Now you can save the links to your favorite websites in Dropbox. It’s another great way to use Dropbox for genealogy! Here’s how….
Big news: Dropbox recently announced that you can now save web page URLs to Dropbox on the web or on your PC. It’s as simple as drag and drop!
Here’s a link to a quick-read article all about it, and it includes a super short video showing you the feature in action:
Think how handy this would be for tracking genealogy website sources! Those bookmarks we create in our web browsers can get pretty cluttered. A Dropbox folder dedicated just to your genealogy would be a great place to store URLS for those websites you find yourself consulting a lot: a Rootsweb site, the Genealogy Gems blog, JewishGen, and even specific pages within those sites for articles you love.
If you’re a Dropbox user, why not try saving this article URL to your Dropbox? The article we link to above has a video in which they show the drag-and-drop in a web browser, but it works just as well when you click on the URL and drag it onto the Windows Explorer icon on your computer’s task bar. When Windows Explorer pops open, just “drop” onto the Dropbox folder! And if you’re on a Mac, try the equivalent.
I use Dropbox every day. Below I have some great resources for you including an article on the types of items a genealogist could use Dropbox to save and share with other researchers.
Snagit and Skitch can help you highlight screenshots and other digital images you capture for genealogy. Here’s how!
Recently Diane from Alberta, CA sent in this question:
“I am trying to find how to highlight a portion of a document such as a birth certificate. The document has three people listed for the county and prior to adding it to my tree on Ancestry, I would like to highlight my ancestor so he will stand out. Can you offer any suggestions. I tried Evernote without success, also my family tree program. What am I missing?”
I suggested Diane use Snagit 2019, compatible with Windows and Mac software to highlight her documents. In fact, I use it constantly for a variety of genealogical projects. The full-blown software has loads of cool features!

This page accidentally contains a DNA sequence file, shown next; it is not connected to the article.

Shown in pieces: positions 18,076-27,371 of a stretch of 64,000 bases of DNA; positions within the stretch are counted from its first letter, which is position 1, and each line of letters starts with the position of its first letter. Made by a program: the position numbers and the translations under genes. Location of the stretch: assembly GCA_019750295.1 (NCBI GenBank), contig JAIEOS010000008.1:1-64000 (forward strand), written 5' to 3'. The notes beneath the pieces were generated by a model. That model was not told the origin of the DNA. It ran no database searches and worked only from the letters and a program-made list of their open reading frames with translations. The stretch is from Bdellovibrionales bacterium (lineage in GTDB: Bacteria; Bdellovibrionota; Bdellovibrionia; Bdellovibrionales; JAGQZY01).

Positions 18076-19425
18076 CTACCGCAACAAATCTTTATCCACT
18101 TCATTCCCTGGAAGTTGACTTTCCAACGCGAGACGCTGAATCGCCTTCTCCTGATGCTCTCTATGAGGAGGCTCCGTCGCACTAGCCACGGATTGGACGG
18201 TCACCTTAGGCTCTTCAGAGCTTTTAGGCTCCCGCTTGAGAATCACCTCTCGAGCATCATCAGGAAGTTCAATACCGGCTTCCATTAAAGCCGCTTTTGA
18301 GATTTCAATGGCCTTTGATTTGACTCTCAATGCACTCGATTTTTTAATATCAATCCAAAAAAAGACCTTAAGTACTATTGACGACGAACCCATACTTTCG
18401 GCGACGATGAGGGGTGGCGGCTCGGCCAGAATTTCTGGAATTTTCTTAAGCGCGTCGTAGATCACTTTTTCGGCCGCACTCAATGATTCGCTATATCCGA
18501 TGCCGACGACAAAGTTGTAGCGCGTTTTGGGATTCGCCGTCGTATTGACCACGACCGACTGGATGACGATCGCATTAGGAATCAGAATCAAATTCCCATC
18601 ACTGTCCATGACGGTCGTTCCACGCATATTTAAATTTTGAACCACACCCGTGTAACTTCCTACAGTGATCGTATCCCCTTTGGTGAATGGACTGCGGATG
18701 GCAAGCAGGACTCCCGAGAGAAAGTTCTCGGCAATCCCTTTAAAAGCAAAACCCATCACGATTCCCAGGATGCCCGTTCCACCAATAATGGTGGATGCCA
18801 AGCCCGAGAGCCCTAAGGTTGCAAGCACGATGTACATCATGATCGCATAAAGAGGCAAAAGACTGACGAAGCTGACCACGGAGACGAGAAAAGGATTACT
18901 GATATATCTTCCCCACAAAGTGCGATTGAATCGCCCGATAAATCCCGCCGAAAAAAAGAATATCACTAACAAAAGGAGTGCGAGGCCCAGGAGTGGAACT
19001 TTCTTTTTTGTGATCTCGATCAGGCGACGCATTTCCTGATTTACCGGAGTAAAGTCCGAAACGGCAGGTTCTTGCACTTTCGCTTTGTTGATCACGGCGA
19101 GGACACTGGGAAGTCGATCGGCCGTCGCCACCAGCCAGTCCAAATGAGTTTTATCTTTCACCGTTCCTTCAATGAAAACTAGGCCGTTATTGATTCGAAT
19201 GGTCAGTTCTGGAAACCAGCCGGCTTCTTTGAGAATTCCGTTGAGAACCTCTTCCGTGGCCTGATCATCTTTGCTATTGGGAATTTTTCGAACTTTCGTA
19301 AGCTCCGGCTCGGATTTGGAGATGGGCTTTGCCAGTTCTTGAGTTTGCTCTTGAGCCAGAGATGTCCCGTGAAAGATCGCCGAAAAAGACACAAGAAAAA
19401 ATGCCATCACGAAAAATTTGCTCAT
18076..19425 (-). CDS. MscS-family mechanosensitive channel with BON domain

You can also download the free Snagit Chrome extension here. After you install Snagit, you’ll see it show up on your browser page. Here’s what it looks like on Google Chrome (the blue “s” button):
When you see something on your screen you want to capture, just click on the blue “S” icon. You’ll be asked at the outset to give Snagit access to various cloud storage options so it can store the image for you. Once you allow it access, then you’ll be able to name your file and add your own shapes, arrows and text. Use these to call attention to part of a record; annotate what you learned from it or even mark your ancestor’s face in a group photo.
As far as doing something similar in Evernote: Evernote only allows you to highlight typed text, not portions of an image. However, you can download Skitch and drag and drop the document from Evernote into Skitch. Then you can highlight an image to your hearts content. When you’re done you can Save to Evernote in the menu (SKITCH > SAVE TO EVERNOTE).
Thanks to Diane for a great question! I hope you’ll all share this post: Snagit is free and makes it so easy to take notes on your digital images, for your own use or to share with others!
Beginning today, try FindMyPast for FREE –all weekend long!
Over 2 billion historical records will be available to search beginning Friday, March 6 and ending Monday, March 9 (start and finish at midday London time (GMT)). Local subscribers will have World access during this time and World subscribers get an extra three days tacked onto their subscriptions.